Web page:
BUSINESS

Taxes, poor sporting results and Australia do a number on William Hill’s profits

TAGs: Australia, machine games duty, Point of Consumption Tax, William Hill

william-hilll-profit-plungeUK-listed bookmaker William Hill saw its shares fall 8% on Friday after the company warned that taxes and poor sporting results had done a number on its Q3 profits.

Revenue in the 13 weeks ending Sept. 29 fell 9% from the same period last year, while operating profit plunged a hefty 39%. Hills said profits were laid low by a poor comparison with stellar win margins in the previous reporting period and £23m in additional retail and online taxes in the UK. The company now expects full-year results to come in “around the bottom” of analysts’ forecasted range of £290.9m to £312.1m.

Online betting turnover was up 2% overall, driven by gains in the UK (7%), Italy (12%) and Spain (2%), while ‘non-core’ markets fell 14%. Overall online betting revenue fell 9% as margins slipped nearly one full point.

Online gaming revenue improved 2%, led by gains in the UK (15%), Italy (15%) and Spain (40%), with the latter market benefiting from this summer’s introduction of slots. However, non-core market gaming revenue fell 40%. Hills’ in-house Vegas casino product’s performance improved 19% while non-Vegas casino, bingo and poker fell 17%, 5% and 28%, respectively.

The cost of online sales was up 175% due to £18m in new online point-of-consumption taxes. The extra tax was more than enough to offset an 11% fall in marketing expenses, most of which was attributed to lower online affiliate costs.

At the retail level, revenue fell 8% year-on-year and operating profit declined 31% thanks to £5m in additional taxes following the increase in the Machine Games Duty. OTC betting turnover improved 2% despite the lack of World Cup wagering but margins fell 3.1 points, pushing OTC revenue down 14%. Gaming machine revenue fell 2%.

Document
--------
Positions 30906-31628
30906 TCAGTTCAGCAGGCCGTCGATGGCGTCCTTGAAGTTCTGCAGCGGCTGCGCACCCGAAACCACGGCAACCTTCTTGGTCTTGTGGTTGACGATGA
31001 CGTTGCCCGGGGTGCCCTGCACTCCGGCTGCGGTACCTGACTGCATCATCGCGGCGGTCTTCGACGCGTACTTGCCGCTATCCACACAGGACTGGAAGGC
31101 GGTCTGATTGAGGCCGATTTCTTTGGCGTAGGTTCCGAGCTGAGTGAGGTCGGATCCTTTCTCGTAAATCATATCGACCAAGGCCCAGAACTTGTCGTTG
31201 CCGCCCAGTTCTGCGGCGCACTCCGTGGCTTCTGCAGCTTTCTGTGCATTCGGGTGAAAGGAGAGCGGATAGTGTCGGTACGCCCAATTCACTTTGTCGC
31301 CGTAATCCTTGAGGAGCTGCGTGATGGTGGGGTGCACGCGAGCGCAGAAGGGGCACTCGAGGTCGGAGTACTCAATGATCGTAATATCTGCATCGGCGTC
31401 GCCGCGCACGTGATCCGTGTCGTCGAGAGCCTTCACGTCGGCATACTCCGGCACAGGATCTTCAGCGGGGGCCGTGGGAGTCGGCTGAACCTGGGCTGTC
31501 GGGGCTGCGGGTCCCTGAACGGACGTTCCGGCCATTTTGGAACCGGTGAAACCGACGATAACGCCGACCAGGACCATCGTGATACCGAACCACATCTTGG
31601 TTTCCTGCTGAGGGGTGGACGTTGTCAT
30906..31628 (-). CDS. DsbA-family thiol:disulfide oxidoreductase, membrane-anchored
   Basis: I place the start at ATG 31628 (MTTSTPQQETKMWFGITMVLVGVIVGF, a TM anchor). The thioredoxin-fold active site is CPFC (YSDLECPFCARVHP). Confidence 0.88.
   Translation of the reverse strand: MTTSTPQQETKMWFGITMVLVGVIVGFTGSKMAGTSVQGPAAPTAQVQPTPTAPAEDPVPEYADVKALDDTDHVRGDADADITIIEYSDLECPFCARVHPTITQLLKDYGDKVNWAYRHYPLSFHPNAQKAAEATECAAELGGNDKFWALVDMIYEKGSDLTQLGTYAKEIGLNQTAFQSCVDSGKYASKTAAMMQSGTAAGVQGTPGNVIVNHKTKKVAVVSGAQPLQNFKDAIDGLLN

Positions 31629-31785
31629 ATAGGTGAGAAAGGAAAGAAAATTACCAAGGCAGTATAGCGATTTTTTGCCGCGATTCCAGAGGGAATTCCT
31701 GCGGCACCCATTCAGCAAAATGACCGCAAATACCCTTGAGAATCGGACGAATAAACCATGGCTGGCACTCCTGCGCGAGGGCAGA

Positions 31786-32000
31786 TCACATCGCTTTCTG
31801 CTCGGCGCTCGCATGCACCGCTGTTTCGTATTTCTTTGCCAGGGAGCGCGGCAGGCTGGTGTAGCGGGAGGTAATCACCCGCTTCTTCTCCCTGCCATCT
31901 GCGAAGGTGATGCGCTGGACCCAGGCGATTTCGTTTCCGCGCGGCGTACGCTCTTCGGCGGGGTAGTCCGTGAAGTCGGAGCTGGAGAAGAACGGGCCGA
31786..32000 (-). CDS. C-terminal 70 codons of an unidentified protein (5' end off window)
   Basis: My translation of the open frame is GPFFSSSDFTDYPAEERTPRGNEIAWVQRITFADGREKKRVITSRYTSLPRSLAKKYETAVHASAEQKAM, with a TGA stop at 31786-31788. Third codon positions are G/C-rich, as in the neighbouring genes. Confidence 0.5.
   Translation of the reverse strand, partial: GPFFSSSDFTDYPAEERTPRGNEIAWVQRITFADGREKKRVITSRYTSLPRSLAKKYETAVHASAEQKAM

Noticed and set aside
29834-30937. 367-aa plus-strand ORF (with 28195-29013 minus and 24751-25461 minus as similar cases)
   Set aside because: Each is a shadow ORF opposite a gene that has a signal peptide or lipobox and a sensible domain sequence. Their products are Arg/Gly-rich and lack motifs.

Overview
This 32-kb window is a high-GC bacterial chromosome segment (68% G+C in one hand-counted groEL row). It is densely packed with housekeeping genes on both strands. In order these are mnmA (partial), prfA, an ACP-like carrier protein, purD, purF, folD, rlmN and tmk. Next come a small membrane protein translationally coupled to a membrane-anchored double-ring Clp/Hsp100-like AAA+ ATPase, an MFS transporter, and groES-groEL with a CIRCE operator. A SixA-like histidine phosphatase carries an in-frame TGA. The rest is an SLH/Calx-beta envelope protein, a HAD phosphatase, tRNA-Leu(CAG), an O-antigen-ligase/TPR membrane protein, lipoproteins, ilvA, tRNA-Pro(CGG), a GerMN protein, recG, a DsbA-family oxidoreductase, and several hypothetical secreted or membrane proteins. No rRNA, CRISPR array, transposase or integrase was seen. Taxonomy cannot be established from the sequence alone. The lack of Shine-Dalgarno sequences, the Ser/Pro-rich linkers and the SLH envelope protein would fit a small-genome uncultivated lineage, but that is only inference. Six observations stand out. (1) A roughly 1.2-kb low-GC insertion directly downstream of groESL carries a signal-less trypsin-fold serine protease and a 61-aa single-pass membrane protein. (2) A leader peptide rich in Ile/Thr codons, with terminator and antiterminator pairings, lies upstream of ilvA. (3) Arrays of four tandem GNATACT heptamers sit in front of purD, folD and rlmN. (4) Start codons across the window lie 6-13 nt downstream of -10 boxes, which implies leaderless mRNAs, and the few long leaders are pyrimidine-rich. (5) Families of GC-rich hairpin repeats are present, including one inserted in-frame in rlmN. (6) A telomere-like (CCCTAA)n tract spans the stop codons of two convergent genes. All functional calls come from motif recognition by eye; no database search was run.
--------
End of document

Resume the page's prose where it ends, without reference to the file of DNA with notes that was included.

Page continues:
In Australia, betting turnover fell 31%, revenue dropped 36% and operating profit tumbled a whopping 91%. On the plus side, new accounts rose 15% and actives improved 10% since the re-launch of the William Hill Australia brand in February, although this was offset by declines in the legacy Centrebet and TomWaterhouse.com brands.

Hills’ down under operations will get a boost now that Hills has signed on as the first betting sponsor in the history of the Australian Open tennis tournament. The meet is the country’s largest annual sporting event and Hills says it is extending its product range to take advantage of tennis’ status as a key driver of in-play wagering.

While still only 3% of group revenue, William Hill US continues to post impressive gains, with turnover up 35%. Poor NFL results pushed gross win down 16% and costs rose 6%, making for a small operating loss in Q3.

NO RUSH TO JOIN MERGER MANIA, BUT KEEPING OPTIONS OPEN
Speaking to analysts on Friday, CEO James Henderson said the slow online sports wagering growth was in part due to Hills’ being preoccupied with the ongoing rollout of Project Trafalgar, the overhaul of Hills’ online presence via an improved mobile experience, more responsive front end and personalized customer service. Henderson said the completed rollout will “hopefully translate into wagering increases.”

Henderson also said Hills was a “big scale player” that will be able to compete with the new Paddy Power-Betfair, Ladbrokes-Coral and GVC-Bwin.party behemoths. That said, Hills had an abortive flirtation with 888 Holdings earlier this year and Henderson said Hills would continue to “look at opportunities” to increase its scale “if there’s a need.”

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